Enhydro Agate Meaning
A guide for the history, meaning, and properties of Enhydro Agate. Said to be a stone of...
Water Element | Earth Energy | Endurance
Enhydro agate is one of the most unique stones that we have in our store. If you own one, you can probably guess why. An enhydro crystal is not necessarily the same as a stone with a fluid inclusion. While, yes, water is a fluid inclusion, the term enhydro is generally reserved for geodes or nodules. More specifically, these contain far more water than the small amounts that one typically sees.
To start, this water is extremely old. Well, all water is extremely old, but you get what we mean. If you have a large enough piece that has enough water, you can feel or hear the water sloshing around. These types of agates are mostly hollow, which allows you to hear or feel that water really move inside.
Enhydro agate, despite the name, sometimes includes another liquid. What kind? Interestingly enough, petroleum. With a clear enough specimen, agate with petroleum can have a somewhat yellowish tint (as one might expect). We haven't had too much experience with it, but these specimens react well with UV light (though we do not encourage readers to actively use UV light, especially without protection).
When it comes to most liquid inclusions, water filters through during the crystal's growth and eventually gets trapped inside after a very long time. This is a very basic explanation. A more detailed once involves pits that form due to a crystal's growth rate, and over time, these pits get folded over when the crystal continues to grow, and as more layers build up, the water eventually gets trapped. Sometimes this may form small bubbles that get preserved in the crystal structure.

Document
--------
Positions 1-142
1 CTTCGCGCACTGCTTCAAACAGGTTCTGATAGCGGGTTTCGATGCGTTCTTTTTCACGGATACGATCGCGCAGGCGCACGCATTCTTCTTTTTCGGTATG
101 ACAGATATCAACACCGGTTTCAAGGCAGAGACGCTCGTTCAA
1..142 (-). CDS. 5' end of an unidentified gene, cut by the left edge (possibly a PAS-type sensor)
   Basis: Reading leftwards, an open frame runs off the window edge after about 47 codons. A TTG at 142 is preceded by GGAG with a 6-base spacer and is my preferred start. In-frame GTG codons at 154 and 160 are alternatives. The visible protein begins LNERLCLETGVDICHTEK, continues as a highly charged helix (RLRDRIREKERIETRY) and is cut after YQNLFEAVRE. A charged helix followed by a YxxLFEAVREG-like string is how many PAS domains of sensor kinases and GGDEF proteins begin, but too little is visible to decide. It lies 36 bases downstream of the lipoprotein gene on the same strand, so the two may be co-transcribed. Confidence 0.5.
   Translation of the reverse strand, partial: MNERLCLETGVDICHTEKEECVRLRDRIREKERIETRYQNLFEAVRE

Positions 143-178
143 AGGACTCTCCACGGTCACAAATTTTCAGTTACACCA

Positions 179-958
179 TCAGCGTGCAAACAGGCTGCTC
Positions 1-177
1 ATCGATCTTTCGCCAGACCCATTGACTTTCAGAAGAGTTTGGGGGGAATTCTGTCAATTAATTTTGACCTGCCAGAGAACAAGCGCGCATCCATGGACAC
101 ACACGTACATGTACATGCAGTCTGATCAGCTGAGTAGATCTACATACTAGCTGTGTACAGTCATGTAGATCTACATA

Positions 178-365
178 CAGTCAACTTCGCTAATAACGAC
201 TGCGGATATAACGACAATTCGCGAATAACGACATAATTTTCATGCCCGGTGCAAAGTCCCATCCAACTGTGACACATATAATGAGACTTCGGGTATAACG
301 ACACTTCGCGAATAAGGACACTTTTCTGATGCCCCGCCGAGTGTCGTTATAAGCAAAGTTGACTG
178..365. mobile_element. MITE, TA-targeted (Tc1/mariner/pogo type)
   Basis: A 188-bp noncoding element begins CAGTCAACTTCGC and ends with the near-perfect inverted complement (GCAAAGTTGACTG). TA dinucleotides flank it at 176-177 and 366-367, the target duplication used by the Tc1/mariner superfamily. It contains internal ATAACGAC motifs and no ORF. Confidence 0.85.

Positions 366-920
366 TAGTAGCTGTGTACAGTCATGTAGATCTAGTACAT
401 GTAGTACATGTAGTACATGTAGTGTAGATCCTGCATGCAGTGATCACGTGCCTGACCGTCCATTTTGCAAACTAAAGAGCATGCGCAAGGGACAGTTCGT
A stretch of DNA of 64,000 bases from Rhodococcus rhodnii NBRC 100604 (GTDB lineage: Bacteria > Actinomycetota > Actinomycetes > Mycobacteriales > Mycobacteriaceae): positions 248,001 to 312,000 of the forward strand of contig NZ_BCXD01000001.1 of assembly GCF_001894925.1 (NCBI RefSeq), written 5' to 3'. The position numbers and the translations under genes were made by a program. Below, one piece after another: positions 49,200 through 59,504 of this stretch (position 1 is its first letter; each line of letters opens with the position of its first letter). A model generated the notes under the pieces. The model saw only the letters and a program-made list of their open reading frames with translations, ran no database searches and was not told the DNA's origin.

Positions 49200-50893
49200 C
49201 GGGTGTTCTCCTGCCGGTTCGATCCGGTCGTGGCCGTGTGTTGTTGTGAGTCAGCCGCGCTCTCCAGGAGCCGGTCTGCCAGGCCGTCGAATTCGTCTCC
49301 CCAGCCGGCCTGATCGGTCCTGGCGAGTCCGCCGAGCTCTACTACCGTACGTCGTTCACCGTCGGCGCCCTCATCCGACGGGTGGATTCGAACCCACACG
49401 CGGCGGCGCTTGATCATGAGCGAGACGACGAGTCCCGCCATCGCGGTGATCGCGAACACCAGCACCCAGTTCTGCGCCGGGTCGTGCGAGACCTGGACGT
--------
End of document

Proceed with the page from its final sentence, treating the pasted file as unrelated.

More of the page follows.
Other times, you have something like enhydros. You'll notice that we said "pit" and "bubbles," and this is a pretty big distinction, at least as far as crystals are concerned. Agate enhydros are typically quite hollow. So, how does so much water get trapped inside? Typically, this is because of flowing, silica-rich water that gets filtered through a volcanic rock. When this happens, we go back to that layer building process from the crystal. However, the key difference here is that these don't enter pits, and instead this water typically penetrates through a cavity. Of course, by now, the water has entered the crystal, and if the layers fold over the empty area, then we get that hollow area.
While enhydro geodes are some of the most popular, they are not the only specimens that have water trapped inside. In fact, they aren't too uncommon. Fluid inclusions are a well-known phenomena with a lot of science behind it. But we can take a look at another mineral, enhydro quartz.
As one might guess, there are similarities. Quartz is an extremely common mineral, so we aren't too surprised that a similar phenomena occurs with this little crystal. In short, both are pretty similar, and both can have the same kind of foreign material stuck inside. You'll have your usual water, certain types of gas, and other small solid objects. But both are known to have the occasional drops of petroleum inside. What makes petroleum enhydro quartz stand out is that you can see it far more clearly than you can with most specimens of agate. In particular, petroleum quartz has a distinct appearance under UV light that many people appreciate.
Because enhydro agate has unique properties, some believe that this stone has spiritual or metaphysical properties. Some believe that this type of agate has use in meditation that allows them to harness water elemental powers to clear blockages, remove stress, and allow them to be more in tune with earth. However, these claims are not based in science.
The Wrap Up
Enhydro agate is a pretty stone that is kind of cool. A lot of stones might have fluid inclusions, but not a lot of stones are enhydro. We're not sure why, but it is kind of fun to shake the stone around and feel or hear the water shifting around.
If you have these seem like your kind of thing, then be sure to check out or inventory, as we do have enhydros for sale.
AN INQUIRY INTO MICROORGANISMS CONTAINED IN ENHYDRO AGATE WATER: A GEOCHEMICAL AND GEOMICROBIOLOGICAL STUDY